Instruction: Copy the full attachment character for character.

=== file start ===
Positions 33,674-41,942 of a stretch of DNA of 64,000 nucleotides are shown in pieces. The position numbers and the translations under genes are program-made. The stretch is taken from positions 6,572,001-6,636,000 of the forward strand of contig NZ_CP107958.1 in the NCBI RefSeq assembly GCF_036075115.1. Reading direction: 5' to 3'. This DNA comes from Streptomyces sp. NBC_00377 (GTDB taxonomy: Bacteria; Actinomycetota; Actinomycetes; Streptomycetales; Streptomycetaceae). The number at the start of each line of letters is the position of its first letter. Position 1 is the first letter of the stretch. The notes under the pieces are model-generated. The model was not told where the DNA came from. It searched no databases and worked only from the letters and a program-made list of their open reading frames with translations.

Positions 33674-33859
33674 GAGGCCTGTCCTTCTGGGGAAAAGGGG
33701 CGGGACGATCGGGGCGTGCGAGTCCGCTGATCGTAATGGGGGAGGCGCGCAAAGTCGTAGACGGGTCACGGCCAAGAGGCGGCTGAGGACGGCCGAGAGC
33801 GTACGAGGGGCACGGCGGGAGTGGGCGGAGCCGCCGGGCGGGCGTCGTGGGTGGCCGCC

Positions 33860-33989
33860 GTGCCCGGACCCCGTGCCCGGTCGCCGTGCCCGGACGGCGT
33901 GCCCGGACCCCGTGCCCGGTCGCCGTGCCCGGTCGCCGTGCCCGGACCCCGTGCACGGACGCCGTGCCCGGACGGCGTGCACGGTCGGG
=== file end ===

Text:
Positions 33,674-41,942 of a stretch of DNA of 64,000 nucleotides are shown in pieces. The position numbers and the translations under genes are program-made. The stretch is taken from positions 6,572,001-6,636,000 of the forward strand of contig NZ_CP107958.1 in the NCBI RefSeq assembly GCF_036075115.1. Reading direction: 5' to 3'. This DNA comes from Streptomyces sp. NBC_00377 (GTDB taxonomy: Bacteria; Actinomycetota; Actinomycetes; Streptomycetales; Streptomycetaceae). The number at the start of each line of letters is the position of its first letter. Position 1 is the first letter of the stretch. The notes under the pieces are model-generated. The model was not told where the DNA came from. It searched no databases and worked only from the letters and a program-made list of their open reading frames with translations.

Positions 33674-33859
33674 GAGGCCTGTCCTTCTGGGGAAAAGGGG
33701 CGGGACGATCGGGGCGTGCGAGTCCGCTGATCGTAATGGGGGAGGCGCGCAAAGTCGTAGACGGGTCACGGCCAAGAGGCGGCTGAGGACGGCCGAGAGC
33801 GTACGAGGGGCACGGCGGGAGTGGGCGGAGCCGCCGGGCGGGCGTCGTGGGTGGCCGCC

Positions 33860-33989
33860 GTGCCCGGACCCCGTGCCCGGTCGCCGTGCCCGGACGGCGT
33901 GCCCGGACCCCGTGCCCGGTCGCCGTGCCCGGTCGCCGTGCCCGGACCCCGTGCACGGACGCCGTGCCCGGACGGCGTGCACGGTCGGG